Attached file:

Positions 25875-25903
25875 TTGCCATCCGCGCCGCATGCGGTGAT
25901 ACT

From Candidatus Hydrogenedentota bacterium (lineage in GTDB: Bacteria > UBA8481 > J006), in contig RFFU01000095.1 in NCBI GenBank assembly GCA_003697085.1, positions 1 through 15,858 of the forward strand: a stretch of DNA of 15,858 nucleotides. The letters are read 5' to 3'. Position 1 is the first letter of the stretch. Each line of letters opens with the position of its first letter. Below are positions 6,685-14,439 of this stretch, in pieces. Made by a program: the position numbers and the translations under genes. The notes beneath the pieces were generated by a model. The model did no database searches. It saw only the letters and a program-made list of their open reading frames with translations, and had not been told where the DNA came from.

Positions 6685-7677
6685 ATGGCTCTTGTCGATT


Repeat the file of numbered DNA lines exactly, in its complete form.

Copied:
Positions 25875-25903
25875 TTGCCATCCGCGCCGCATGCGGTGAT
25901 ACT

From Candidatus Hydrogenedentota bacterium (lineage in GTDB: Bacteria > UBA8481 > J006), in contig RFFU01000095.1 in NCBI GenBank assembly GCA_003697085.1, positions 1 through 15,858 of the forward strand: a stretch of DNA of 15,858 nucleotides. The letters are read 5' to 3'. Position 1 is the first letter of the stretch. Each line of letters opens with the position of its first letter. Below are positions 6,685-14,439 of this stretch, in pieces. Made by a program: the position numbers and the translations under genes. The notes beneath the pieces were generated by a model. The model did no database searches. It saw only the letters and a program-made list of their open reading frames with translations, and had not been told where the DNA came from.

Positions 6685-7677
6685 ATGGCTCTTGTCGATT